Tower Defense (TD) is a popular genre of games for both the mobile and the PC world. The underlying idea is similar in almost all the TD games although some variations exist. The player is faced with a map which has an area (one ore more) from which critters (monsters) emerge and an area to which the critters are trying to get. In some variations of the game the critters try to steal some resource from the target area and bring it back to the area from which they emerged. The critters usually come in waves of ever increasing strength. The player must build defensive towers along the map to shoot or otherwise harm the critters so that they not achieve their goal. In most cases the player has one or more limited resource at his disposal but killing a critter grants the player a small amount of this resource. Sounds simple? It is simple! This is exactly why TD games are so popular, fun, and addictive.
During the past five years I have been playing numerous version of this simple concept. Over the time I came to realize that some of the TD games are much less fun than the others and I asked myself “why?”. In this blog post I try to all the properties that make a TD game fun and loved by players. The analysis is based mainly but not only on the most successful TD games on the internet: Kingdom Rush, Cursed Treasure: Don’t touch my gems!, The Protector series, The GemCraft series, Balloon TD series, Flash Element TD, Desktop TD, and many others.
If you want the key takeaway from this post then perhaps the two most important tips are:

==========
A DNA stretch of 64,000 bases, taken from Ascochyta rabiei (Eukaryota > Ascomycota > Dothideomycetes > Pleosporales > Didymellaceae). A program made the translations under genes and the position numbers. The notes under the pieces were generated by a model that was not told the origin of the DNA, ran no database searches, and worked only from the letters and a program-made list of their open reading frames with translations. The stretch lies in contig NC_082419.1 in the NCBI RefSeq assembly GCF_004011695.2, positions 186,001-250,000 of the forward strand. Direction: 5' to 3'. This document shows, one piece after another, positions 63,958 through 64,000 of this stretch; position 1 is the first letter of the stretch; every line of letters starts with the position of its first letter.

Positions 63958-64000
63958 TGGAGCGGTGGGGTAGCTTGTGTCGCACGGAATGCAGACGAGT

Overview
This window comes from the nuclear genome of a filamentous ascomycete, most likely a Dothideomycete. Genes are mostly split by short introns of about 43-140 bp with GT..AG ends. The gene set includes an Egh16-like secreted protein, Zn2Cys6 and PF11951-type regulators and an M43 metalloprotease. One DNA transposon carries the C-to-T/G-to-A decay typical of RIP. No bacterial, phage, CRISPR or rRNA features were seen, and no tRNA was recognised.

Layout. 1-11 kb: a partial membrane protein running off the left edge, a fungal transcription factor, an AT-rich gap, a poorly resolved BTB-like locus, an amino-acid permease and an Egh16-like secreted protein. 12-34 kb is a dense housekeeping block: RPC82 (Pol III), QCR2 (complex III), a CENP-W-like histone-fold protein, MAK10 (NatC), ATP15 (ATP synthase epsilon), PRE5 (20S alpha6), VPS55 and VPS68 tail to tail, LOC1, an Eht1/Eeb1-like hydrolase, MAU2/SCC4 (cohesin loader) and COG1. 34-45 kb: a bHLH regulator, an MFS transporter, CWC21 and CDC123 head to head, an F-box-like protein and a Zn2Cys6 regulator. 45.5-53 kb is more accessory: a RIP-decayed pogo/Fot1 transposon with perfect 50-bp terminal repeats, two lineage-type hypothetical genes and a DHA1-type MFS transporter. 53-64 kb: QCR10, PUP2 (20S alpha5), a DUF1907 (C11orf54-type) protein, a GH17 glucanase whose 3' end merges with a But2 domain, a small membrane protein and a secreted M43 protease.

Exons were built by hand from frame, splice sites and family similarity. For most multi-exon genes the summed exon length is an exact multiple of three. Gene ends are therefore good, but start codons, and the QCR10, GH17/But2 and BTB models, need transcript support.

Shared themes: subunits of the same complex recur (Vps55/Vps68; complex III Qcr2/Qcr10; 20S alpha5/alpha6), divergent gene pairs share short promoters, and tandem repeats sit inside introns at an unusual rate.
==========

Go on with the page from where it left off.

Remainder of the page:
- Don’t make random maps. Each map must be carefully planned for the upgrades available for the player in that level and the style of the game.
- Don’t confuse the player, too many tower types, too many upgrades, too complex construction scheme, too many critters, etc… In a successful TD game simplicity and clarity is the key.
There are two main map styles:
- Open map – The map is an open field of some discrete grid. The player can place towers on the field itself blocking the critters’ path effectively creating a maze of death through which the critters must pass. In this map type the critters keep trying to find the shortest route to the target zone while the player is not allowed to close the maze in such a way that no such route will exist. This map type allows a special technique called critter herding or juggling. With this technique you create a maze with two possible exits, when the critters rush toward the first exit you block it, when they rush toward the second exit you unblock the first and block the second and so on.
- A path – The map contains a pre-defined path from the source of the critters to the target area. The path may have splits but the critters will always follow the path. Usually the path is somewhat wide and the critters can populate it in a non discrete fashion. In this map type the towers are built outside the path and may not block the path in any way.
There are TD games (e.g. Canyon Defense) that have a mixed model but even in these games the path model is the main one.
My observation: It seems that the map style is not a huge factor in making a TD successful or not but it is clear that path based TD games are the vast majority of all the successful TD games. This observation supports the key takeaway (1) that a map must be carefully planned by the game developer and not left random to the player.